Compared to a human, only a doll can be a creature of the imagination – for example, a plant and a spirit at the same time.

Dream Wardrobe

Only a doll can have a wardrobe where every piece is organized.

Drawing paper dolls. By Paivi Eerola of Peony and Parakeet.

Only a doll can get out of the box and go where ever the imagination takes her.

Drawing paper dolls and their clothing.

Only a doll can wear a butterfly as a wig and rose leaves as a bodice.

Flower fairies and beyond. Drawing paper dolls with colored pencils.

To be a fashion designer for a doll is the play we can’t resist.

Unspoken Secrets

Only a doll can hold the secrets that every artist has.

A hand-drawn paper doll.

Because isn’t it so that no matter how close we are, there are dreams that we can’t tell anybody? Dreams that would perhaps sound silly, too grand, or too selfish. Dreams that make you an artist.

True Friends

Only for a doll a true friend is easy to find.

Drawing paper dolls and their world.

With paper dolls, I examine the social aspect of an artist’s life – how we can feel less lonely when creating and how the result can be a bridge between all the art that we have created. And when we give or share a picture of a doll, it also invites other people to play and connect with themselves and others.

Doll World – Drawing Paper Dolls

Come to draw adorable dolls and their dresses with me!

Doll World - an online art class for drawing paper dolls and their clothing.

Doll World lasts from January to May. When you sign up, you will get the published lesson right away. >> Sign up Now!

Create a Chapter Cover for the New Year!

This week, we are creating a chapter cover for our art journals that marks the new year.

New chapter cover for the new year. From the colored pencil journal of the artist Päivi Eerola, Finland.

When I think about the new year, there are lots of uncertainties that first come to my mind. What will happen in the world, what will happen in my life, and what will happen in my art? I can only present educated guesses about the threats and possibilities. This kind of wondering makes me feel passive, and it’s not very uplifting, so I rather pick up my pencils and start drawing.

Draw a Chapter Cover for a Journal!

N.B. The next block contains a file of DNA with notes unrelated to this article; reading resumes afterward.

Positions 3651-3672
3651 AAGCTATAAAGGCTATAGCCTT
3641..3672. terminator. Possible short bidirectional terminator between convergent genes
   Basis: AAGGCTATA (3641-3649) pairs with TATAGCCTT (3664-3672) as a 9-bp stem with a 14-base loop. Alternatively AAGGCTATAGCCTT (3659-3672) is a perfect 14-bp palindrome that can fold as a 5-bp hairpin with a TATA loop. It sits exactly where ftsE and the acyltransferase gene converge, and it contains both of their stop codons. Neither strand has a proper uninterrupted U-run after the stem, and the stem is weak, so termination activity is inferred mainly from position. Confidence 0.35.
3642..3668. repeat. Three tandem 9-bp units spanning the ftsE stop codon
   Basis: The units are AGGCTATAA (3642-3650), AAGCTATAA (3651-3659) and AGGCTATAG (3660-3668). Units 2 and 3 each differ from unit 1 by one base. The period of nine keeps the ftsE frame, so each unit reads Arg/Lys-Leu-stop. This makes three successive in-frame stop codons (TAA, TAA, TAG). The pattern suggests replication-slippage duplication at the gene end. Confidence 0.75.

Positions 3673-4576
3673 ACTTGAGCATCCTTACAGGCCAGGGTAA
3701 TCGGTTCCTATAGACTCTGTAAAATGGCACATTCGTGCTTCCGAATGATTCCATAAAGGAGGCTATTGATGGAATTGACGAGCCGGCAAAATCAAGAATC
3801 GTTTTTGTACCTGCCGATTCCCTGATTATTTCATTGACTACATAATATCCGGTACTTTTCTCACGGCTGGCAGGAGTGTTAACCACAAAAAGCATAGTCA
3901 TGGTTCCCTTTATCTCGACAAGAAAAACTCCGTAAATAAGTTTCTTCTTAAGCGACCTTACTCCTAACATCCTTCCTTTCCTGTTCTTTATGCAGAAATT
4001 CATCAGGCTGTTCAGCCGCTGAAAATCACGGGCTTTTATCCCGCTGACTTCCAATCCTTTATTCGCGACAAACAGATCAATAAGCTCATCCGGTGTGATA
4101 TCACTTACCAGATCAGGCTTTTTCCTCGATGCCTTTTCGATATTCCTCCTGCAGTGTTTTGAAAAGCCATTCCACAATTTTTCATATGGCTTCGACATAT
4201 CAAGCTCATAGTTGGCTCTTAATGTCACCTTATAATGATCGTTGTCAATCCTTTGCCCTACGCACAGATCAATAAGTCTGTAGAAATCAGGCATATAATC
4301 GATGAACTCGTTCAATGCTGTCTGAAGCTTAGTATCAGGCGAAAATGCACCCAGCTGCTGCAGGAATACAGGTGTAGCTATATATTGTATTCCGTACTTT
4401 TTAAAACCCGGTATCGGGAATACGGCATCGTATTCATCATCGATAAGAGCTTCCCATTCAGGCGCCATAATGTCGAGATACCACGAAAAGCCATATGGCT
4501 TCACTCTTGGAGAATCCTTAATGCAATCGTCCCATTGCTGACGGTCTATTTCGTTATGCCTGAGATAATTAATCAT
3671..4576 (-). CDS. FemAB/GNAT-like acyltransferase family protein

As I told you in the recent video blog post, I got the idea of making a chapter cover in the colored pencil journal, marking where the new year begins. So all I had to do was to add the numbers on the next spread and then color a bit on them and around them. This project was a lot of fun, and I highly recommend it!

Play with Numbers!

Just as the world is not only based on facts, the numbers are not just numbers either. Their shapes don’t entirely define them. The number “2” can be a kneeling woman with stockings and a skirt, or a flower that bends down – or both! The number “0” can be a mirror that not only reflects the surroundings but open ups a new scenery. Isn’t that what we want to see in the new year – not only experience the chronologically bypassing days but also make them take our minds to a new place? Stairs that are ahead can lead to nowhere or everywhere, and the fingers that hold a treasure can, at the same time, be the leaves of a plant.

Decorating numbers with colored pencils. Creating a spread for an art journal.

The way we can combine everyday life and fantasy creates joy and hope, and uncertainties feel not only exciting but necessary.

Numbers as Fashion Models

Every time I build a course, I learn something new myself too. But this time, with Doll World, I feel that there’s a lot that comes in the shape of a person.

Coloring a chapter cover for an art journal

When I am more familiar with drawing human figures, I seem to be better able to see those everywhere, for example, in numbers too. And it often seems to come to my mind that I can dress up a shape and, that way, make it more imaginative and fun.

Year of Art

The year 2022 has been a year of art for me. I acknowledge that eight recent years have been like that in one way or another when I have been a full-time artist. But this year, it felt like Art came out of the cellar and opened her heart. And when asking what to do next, she usually said: “Leave me alone,” but this year, the answer was softer, sending a question back to me: “Tell me what you want to see!” Art, who was an animal that used to escape and hide, became a pet, even a caressing spirit. She wanted to stick around and show how something little can grow to become enough – how I can be enough.

Art vs. Artist - Päivi Eerola, Finland